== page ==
What does it involve?
It is a partial transplantation procedure that enables the selective removal of a diseased endothelial cell layer and its replacement with a healthy one extracted from a donor cornea.
When is it carried out?
Patients with corneal endothelial problems account for about 60% of transplant cases, although very few have benefited from this procedure, because it is not widely used due to its surgical complexity. It enables the corneal endothelium to be replaced by only selecting the inner layers of the cornea without affecting the middle layers.
Comprehensive eye examination.
Before the surgery
The procedure has the same risks as those associated with any kind of surgery. The technique has the important advantage of enabling one donor cornea to be used for two different patients. For example, a patient with damage to only the anterior part of the cornea (keratoconus) can have the epithelium and stroma transplanted, while the endothelium and Descemet’s membrane can be used on a second patient with damage to the innermost layers.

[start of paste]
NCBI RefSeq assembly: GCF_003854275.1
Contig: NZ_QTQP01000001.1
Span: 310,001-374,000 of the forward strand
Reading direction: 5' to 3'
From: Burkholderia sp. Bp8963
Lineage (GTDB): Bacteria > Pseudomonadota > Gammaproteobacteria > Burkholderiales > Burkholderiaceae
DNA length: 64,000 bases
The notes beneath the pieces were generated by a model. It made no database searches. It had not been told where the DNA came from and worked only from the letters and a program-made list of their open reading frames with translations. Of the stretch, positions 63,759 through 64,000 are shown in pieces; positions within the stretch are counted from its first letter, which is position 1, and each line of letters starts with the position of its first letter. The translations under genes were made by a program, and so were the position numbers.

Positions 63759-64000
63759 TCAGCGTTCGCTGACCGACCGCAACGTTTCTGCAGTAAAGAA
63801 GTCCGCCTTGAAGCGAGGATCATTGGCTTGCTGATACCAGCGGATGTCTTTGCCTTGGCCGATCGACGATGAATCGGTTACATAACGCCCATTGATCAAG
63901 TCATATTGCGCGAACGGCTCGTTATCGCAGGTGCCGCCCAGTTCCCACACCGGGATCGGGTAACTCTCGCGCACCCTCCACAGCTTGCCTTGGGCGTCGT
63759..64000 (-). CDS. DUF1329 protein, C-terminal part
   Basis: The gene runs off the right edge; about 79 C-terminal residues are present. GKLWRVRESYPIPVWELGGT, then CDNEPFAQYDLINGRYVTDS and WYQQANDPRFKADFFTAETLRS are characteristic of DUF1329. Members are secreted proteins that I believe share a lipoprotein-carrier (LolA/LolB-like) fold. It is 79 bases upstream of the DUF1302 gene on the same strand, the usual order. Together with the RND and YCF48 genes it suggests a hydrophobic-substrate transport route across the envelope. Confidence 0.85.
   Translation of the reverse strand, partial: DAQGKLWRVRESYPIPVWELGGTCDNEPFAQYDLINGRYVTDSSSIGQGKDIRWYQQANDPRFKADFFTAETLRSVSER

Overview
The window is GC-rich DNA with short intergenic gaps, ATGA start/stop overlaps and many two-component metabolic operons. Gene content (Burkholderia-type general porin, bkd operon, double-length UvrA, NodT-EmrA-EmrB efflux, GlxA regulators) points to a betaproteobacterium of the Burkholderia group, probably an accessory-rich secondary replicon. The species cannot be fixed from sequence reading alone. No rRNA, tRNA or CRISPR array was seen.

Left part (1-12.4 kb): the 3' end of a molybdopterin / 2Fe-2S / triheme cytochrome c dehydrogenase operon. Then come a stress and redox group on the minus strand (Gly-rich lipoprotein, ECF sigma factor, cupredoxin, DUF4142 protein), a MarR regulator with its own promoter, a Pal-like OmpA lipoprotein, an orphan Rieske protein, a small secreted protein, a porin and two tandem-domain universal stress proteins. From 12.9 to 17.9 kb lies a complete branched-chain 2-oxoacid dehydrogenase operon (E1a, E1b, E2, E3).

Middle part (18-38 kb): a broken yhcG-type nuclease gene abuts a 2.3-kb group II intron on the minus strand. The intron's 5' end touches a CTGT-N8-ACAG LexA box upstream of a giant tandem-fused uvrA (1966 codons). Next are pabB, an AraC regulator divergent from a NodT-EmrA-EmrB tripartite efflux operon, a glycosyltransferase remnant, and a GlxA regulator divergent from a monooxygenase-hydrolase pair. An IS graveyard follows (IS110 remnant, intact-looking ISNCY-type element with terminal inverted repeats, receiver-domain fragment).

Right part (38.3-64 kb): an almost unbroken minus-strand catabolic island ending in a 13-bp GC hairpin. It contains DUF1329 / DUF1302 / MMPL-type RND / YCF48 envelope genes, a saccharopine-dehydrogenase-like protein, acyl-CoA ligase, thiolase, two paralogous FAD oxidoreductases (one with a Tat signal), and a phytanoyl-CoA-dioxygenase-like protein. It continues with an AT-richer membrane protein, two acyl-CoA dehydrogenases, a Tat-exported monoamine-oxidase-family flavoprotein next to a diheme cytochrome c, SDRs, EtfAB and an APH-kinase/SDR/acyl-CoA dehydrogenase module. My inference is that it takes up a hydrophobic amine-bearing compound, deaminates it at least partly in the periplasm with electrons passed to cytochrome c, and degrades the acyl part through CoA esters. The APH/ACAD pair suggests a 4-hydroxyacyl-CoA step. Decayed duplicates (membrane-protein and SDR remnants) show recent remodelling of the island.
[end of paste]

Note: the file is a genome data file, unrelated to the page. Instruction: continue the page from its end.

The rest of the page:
Surgery is performed in a controlled manner by means of a microincision that facilitates rapid rehabilitation and prevents fragility in the event of trauma after other types of intervention, counters high astigmatism and precludes the need to use the typical sutures that are characteristic of traditional corneal transplantation (penetrating keratoplasty). As a result, the patient recovers more rapidly, and the level of vision obtained by the receiver (between 90 and 100%) is much higher than can be achieved through traditional transplantation.